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Idaho's Conservation Experiment, 50 Years Later

Idaho’s Conservation Experiment, 50 Years Later

Idaho’s Conservation Experiment, 50 Years Later

The Sawtooth National Recreation Area includes more than 700,000 acres of rigid mountain peaks, 700 miles of trails and more than 300 alpine lakes.

The central Idaho destination offers diverse outdoor recreation opportunities such as rafting, backpacking, fishing and hunting.

The SNRA was established by Congress on August 22, 1972.

Fifty years later, Boise State Public Radio is exploring how the SNRA was established, how it’s working today, and what its future holds.

Read our stories on the SNRA below.

A view of the Sawtooth Mountains on a sunny, blue-sky day.
Rachel Cohen
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Boise State Public Radio
Idaho is the only Western U.S. state without a national park, and that's not accidental. Proposals introduced by regular citizens and politicians alike have been shut down for a variety of reasons, including because the idea was very unpopular with ranchers in central Idaho. In the 1960s U.S. Sen. Frank Church was ready to be the new champion of the movement, though he quickly realized it might not be the best path forward.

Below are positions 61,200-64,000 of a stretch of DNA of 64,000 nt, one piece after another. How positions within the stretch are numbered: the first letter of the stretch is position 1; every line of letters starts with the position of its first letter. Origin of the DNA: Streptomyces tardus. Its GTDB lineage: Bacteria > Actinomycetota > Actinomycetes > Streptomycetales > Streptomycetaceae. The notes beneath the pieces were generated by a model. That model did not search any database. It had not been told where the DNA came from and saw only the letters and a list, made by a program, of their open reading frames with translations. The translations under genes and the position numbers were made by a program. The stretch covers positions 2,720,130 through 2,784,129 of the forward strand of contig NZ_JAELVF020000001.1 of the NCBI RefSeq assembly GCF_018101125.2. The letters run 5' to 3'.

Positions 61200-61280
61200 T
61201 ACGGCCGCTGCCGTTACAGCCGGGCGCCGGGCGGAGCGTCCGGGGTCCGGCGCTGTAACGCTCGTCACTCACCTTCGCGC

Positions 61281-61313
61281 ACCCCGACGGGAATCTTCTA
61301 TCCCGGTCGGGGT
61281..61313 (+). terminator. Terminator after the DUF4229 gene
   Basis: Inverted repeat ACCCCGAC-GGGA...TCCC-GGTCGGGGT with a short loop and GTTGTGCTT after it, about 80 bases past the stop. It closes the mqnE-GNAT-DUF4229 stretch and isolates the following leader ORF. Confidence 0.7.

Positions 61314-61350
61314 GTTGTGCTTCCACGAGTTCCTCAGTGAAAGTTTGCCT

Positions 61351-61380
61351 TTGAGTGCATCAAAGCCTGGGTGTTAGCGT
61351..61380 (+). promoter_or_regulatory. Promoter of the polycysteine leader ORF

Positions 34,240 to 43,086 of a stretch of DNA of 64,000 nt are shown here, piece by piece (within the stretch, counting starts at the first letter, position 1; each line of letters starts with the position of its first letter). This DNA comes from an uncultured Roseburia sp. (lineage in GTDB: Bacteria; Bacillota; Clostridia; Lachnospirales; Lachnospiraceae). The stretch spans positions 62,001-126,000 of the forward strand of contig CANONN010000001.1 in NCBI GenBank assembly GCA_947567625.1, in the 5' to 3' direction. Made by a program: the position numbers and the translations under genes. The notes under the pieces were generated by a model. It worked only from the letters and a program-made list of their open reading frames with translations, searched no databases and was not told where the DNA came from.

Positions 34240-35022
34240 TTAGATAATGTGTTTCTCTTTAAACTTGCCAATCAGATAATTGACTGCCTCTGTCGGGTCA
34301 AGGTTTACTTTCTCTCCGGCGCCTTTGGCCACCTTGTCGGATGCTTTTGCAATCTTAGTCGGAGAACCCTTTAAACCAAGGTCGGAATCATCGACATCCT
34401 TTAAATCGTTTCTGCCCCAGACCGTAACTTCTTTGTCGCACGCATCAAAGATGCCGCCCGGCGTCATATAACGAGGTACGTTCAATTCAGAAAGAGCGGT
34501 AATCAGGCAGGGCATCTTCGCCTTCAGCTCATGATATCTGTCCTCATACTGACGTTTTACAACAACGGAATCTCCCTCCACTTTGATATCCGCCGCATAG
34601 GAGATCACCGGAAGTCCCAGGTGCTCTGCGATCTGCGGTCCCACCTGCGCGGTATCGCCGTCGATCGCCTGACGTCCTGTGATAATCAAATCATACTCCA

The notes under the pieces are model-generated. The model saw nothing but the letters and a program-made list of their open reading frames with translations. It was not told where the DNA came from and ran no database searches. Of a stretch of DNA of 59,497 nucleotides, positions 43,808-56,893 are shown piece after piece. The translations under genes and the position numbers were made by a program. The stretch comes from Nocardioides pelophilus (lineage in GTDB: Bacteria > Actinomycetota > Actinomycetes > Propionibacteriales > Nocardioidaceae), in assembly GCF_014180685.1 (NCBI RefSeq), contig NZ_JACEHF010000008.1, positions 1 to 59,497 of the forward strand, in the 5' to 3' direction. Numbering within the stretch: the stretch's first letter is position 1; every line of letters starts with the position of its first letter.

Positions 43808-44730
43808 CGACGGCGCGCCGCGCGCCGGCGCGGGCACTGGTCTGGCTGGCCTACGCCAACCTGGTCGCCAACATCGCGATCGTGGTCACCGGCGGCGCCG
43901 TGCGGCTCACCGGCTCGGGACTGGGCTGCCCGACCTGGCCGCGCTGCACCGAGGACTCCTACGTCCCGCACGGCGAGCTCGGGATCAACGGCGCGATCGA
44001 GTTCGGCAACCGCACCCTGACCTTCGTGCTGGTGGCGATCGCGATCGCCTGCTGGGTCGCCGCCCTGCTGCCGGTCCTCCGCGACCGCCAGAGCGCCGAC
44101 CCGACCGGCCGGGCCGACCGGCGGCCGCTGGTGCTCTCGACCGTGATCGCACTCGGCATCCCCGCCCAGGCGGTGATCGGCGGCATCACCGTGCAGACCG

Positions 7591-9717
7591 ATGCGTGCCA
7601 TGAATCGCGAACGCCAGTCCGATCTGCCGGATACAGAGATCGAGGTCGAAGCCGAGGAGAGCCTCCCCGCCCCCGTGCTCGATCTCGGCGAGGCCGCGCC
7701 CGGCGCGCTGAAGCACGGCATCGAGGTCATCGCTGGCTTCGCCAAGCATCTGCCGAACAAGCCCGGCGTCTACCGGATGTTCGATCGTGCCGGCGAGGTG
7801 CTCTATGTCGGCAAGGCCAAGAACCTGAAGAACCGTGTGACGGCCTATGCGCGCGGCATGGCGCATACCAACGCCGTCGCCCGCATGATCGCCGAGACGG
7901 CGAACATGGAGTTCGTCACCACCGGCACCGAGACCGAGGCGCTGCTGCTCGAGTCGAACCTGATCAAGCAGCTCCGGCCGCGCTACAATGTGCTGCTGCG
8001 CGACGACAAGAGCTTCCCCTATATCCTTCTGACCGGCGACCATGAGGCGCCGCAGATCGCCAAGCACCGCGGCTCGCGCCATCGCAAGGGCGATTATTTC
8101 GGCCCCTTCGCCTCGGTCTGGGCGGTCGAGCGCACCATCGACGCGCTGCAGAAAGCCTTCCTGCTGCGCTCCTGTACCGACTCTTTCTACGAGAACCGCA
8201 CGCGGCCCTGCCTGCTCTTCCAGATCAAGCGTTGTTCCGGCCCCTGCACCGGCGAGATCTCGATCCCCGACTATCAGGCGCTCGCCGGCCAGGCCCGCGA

An aerial view of Redfish Lake in front of the Sawtooth Mountains
EcoFlight
The Sawtooth Valley is prime habitat for Chinook and sockeye salmon; it's where the headwaters form to the Salmon River.

The view of the Sawtooth Mountains from the window inside a cabin.
Rachel Cohen
/
Boise State Public Radio
The SNRA was created in 1972, in part to halt development springing up on the Sawtooth Valley floor. There was hardly any local zoning at the time. Subdivisions were growing and more were planned.

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Rachel Cohen
We take you on a trip to a wilderness paradise to look at the past, present and future of the Sawtooth National Recreation Area.